Citadel boasted an online tech support system for customers designed to let them file bug reports, suggest and vote on new features in upcoming malware versions, and track trouble tickets that could be worked on by the malware developers and fellow Citadel users alike. Citadel customers also could use the system to chat and compare notes with fellow users of the malware.

It was this very interactive nature of Citadel’s support infrastructure that FBI agents would ultimately use to locate and identify Vartanyan, who went by the nickname “Kolypto.” The nickname of the core seller of Citadel was “Aquabox,” and the FBI was keen to identify Aquabox and any programmers he’d hired to help develop Citadel.

In June 2012, FBI agents bought several licenses of Citadel from Aquabox, and soon the agents were suggesting tweaks to the malware that they could use to their advantage. Posing as an active user of the malware, FBI agents informed the Citadel developers that they’d discovered a security vulnerability in the Web-based interface that Citadel customers used to keep track of and collect passwords from infected systems (see screenshot below).

A screenshot of the Citadel botnet panel.

A screenshot of the Web-based Citadel botnet control panel.

Aquabox took the bait, and asked the FBI agents to upload a screen shot of the bug they’d found. As noted in this September 2015 story, the FBI agents uploaded the image to file-sharing giant Sendspace.com and then subpoenaed the logs from Sendspace to learn the Internet address of the user that later viewed and downloaded the file.

The IP address came back as the same one they had previously tied to Aquabox. The other address that accessed the file was in Ukraine and tied to Vartanyan. Prosecutors said Vartanyan’s address soon after was seen uploading to Sendspace a patched version of Citadel that supposedly fixed the vulnerability identified by the agents posing as Citadel users.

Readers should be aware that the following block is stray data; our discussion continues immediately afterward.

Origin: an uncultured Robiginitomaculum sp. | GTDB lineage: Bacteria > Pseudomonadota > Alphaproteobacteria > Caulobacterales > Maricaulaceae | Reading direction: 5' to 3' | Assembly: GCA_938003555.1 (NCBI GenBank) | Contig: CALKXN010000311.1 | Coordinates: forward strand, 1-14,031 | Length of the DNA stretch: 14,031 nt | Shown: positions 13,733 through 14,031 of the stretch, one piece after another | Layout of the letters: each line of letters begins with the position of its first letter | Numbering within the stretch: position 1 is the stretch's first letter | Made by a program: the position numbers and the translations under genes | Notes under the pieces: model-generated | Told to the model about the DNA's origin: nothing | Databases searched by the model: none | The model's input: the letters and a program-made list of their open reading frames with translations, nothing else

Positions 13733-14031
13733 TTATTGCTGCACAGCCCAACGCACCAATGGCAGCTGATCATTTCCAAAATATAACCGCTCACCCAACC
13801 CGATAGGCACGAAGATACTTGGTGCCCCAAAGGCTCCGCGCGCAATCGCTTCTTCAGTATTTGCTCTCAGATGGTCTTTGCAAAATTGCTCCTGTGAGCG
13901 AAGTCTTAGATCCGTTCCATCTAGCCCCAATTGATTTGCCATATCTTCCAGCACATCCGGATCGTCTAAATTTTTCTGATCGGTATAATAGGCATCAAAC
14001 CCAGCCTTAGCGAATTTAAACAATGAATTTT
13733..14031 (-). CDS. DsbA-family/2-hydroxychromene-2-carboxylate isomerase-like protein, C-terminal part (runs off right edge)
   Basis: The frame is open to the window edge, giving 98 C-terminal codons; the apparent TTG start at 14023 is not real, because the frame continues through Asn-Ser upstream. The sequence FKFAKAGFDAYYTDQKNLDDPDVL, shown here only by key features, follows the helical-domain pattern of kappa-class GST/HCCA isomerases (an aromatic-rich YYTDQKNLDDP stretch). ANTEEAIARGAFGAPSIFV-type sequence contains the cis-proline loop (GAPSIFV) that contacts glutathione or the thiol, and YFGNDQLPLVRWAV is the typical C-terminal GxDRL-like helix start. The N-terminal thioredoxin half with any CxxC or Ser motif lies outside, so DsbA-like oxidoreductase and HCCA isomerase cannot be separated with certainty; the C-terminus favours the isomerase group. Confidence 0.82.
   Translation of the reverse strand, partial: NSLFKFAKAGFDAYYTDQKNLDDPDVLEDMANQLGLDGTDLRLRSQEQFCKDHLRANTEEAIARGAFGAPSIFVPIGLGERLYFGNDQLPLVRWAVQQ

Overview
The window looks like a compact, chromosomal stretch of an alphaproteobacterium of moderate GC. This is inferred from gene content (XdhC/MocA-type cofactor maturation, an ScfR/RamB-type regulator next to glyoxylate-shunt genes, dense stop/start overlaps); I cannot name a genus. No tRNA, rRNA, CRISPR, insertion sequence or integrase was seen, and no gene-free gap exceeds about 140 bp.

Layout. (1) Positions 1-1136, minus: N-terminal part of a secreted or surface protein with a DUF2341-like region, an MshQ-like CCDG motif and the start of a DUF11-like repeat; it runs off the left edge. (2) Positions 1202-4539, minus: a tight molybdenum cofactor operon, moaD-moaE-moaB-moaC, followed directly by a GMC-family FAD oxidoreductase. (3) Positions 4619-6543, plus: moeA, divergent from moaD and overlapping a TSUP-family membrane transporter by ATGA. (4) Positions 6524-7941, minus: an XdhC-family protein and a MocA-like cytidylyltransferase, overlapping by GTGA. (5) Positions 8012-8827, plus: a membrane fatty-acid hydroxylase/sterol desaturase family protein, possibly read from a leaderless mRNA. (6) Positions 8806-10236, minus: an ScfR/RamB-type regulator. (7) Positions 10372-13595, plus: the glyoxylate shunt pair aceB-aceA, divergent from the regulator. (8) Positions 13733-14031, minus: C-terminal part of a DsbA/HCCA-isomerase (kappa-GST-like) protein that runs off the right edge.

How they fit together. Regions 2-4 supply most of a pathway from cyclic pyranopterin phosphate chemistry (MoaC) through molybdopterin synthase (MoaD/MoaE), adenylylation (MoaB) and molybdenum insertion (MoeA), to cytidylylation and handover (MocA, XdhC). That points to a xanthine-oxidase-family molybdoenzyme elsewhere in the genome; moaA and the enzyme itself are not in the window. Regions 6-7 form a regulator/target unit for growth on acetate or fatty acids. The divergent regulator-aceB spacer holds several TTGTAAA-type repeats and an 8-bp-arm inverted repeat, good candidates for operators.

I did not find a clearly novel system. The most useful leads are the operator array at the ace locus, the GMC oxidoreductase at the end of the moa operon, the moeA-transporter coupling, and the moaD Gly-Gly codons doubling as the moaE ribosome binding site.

Mark Vartanyan. Source: Twitter.

Mark Vartanyan. Source: Twitter.

“In the period August 2012 to January 2013, there were in total 48 files uploaded from Marks IP to Sendspace,” reads a story in the Norwegian daily VG that KrebsOnSecurity had translated into English here (PDF). “Those files were downloaded by ‘Aquabox’ with 2 IPs (193.105.134.50 and 149.154.155.81).”

Investigators would learn that Vartanyan was a Russian citizen who’d grown up in Ukraine. At the time of his arrest, Mark was living in Norway, which later extradited him to the United States for prosecution. In March 2017, Vartanyan pleaded guilty to one count of computer fraud, and was sentenced on July 19 to five years in federal prison.

Another Citadel developer, Dimitry Belorossov (a.k.a. “Rainerfox”), was arrested and sentenced in 2015 to four years and six months in prison after pleading guilty to distributing Citadel.

Early in its heydey, some text strings were added to the Citadel Trojan which named Yours Truly as the real author of Citadel (see screenshot below). While I obviously had no involvement in writing the trojan, I have written a great deal about its core victims — mainly dozens of small businesses here in the United States who saw their bank accounts drained of hundreds of thousands or millions of dollars after a Citadel infection.

A text string inside of the Citadel trojan. Source: AhnLab

A text string inside of the Citadel trojan. Source: AhnLab

Dec 13 2016

Krebs on Security 2016-12-13 13:51:51

Federal investigators in the United States and Europe last week arrested nearly three-dozen people suspected of patronizing so-called “booter” services that can be hired to knock targeted Web sites offline. The global crackdown is part of an effort by authorities to weaken demand for these services by impressing upon customers that hiring someone to launch cyberattacks on your behalf can land you in jail.